Stocks fluctuated on Wednesday, after the major averages made a failed attempt at a bounce in the previous session, and as the market prepares to close out the worst first half of the year since 1970.
The Dow Jones Industrial Average was last up by 127 points, or 0.4%. The S&P 500 fell 0.12%, dragged down by cruise stocks. The tech-heavy Nasdaq Composite lost 0.24%.
Investors are still searching for the bottom of a vicious market sell-off as the second quarter comes to an end Thursday. Concern over a slowing economy and aggressive rate hikes consumed much of the first half of 2022, and fears of a recession fears are rising.
“We expect significant volatility this summer, with ‘face-ripping’ short-covering rallies followed by economically-inspired market slumps,” Wells Fargo senior equity analyst Christopher Harvey said in a note Wednesday. “While a much anticipated market ‘washout’ could catalyze a more sustained move higher, we think the market will not sustain a rally until it believes the Fed will toggle from a 50-75bp tightening to a more mundane 25bp increase.”
The S&P 500, which is down about 20% in 2022, is on pace for its worst first half of the year since 1970, when the index lost 21.01%. Meanwhile, on a quarterly basis, both the Dow and S&P 500 are on track for their worst performance since 2020. The Nasdaq is headed toward its worst three-month period since 2008.
On Wednesday, General Mills shares rose 5% after the company topped earnings and revenue forecasts for its most recent quarter.
Tech stocks were among the top gainers in the Dow and S&P. Amazon rose more than 1% after JPMorgan reiterated its overweight rating on the stock and Redburn initiated it at a buy. Meta Platforms, Apple and Microsoft were also up about 1% each.
Meanwhile, Carnival slid 15% after Morgan Stanley cut its price target on the stock in half and said it could potentially go to zero in the face of another demand shock. The call dragged other cruise stocks lower. Royal Caribbean and Norwegian Cruise Line Holdings fell 11% each.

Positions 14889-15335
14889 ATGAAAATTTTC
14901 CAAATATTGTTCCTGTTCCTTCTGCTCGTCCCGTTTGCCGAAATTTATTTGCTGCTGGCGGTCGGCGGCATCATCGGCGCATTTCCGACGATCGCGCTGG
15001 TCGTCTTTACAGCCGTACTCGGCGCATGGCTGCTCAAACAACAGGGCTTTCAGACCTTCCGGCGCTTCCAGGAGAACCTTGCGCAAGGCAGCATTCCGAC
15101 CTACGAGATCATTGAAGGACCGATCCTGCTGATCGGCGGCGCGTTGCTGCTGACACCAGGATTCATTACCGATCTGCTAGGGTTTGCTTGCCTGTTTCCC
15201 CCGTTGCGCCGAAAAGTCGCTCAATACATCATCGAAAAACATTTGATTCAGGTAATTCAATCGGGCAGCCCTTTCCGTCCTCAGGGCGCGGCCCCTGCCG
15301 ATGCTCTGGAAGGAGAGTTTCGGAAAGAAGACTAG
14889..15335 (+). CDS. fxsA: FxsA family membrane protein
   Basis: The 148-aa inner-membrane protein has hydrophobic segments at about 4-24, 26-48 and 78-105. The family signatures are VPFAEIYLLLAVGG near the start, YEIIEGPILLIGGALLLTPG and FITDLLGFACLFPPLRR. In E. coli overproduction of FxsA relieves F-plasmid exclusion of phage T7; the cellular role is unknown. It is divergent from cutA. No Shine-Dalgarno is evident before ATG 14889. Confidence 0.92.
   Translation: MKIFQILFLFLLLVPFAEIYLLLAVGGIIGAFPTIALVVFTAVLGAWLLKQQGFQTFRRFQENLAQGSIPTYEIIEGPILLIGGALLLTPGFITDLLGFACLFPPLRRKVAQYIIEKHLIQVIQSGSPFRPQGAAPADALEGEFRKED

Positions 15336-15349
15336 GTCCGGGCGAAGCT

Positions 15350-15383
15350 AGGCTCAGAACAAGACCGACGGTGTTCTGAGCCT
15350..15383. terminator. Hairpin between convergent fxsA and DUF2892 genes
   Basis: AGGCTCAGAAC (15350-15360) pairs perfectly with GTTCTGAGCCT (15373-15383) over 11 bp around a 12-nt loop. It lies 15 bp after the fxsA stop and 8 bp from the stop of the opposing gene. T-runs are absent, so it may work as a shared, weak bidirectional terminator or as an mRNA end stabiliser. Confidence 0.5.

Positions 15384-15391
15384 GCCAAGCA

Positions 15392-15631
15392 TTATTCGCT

Bed Bath & Beyond shares plummeted more than 21% after the company posted a huge miss on quarterly earnings and revenue expectations and announced its CEO is stepping down.
On Wednesday Federal Reserve Bank of Cleveland President Loretta Mester said she will advocate for a 75 basis point hike to interest rates at the central bank’s July meeting if economic conditions remain the same by then.
“I haven’t seen the kind of numbers on the inflation side that I need to see in order to think that we can go back to a 50 increase,” she told CNBC.
Wednesday’s moves followed steep losses for the major averages the day before. The benchmarks all started the session with strong gains, but disappointing consumer confidence data halted those advances and sent stocks tumbling.
“The overwhelming mentality remains gloomy, with most people just trying to avoid bear-market rallies, convinced the SPX has several hundred points of further downside over the coming months,” wrote Adam Crisafulli of Vital Knowledge, in a note.
Adam Parker of Trivariate Research said although negative earnings revisions are “virtually guaranteed,” the market can still appreciate.
“We think the constitution of the U.S. stock market is superior now than in the past,” he said. “That makes it somewhat unlikely that gross margins for mega/large caps will collapse back to the 1999-2011 levels.”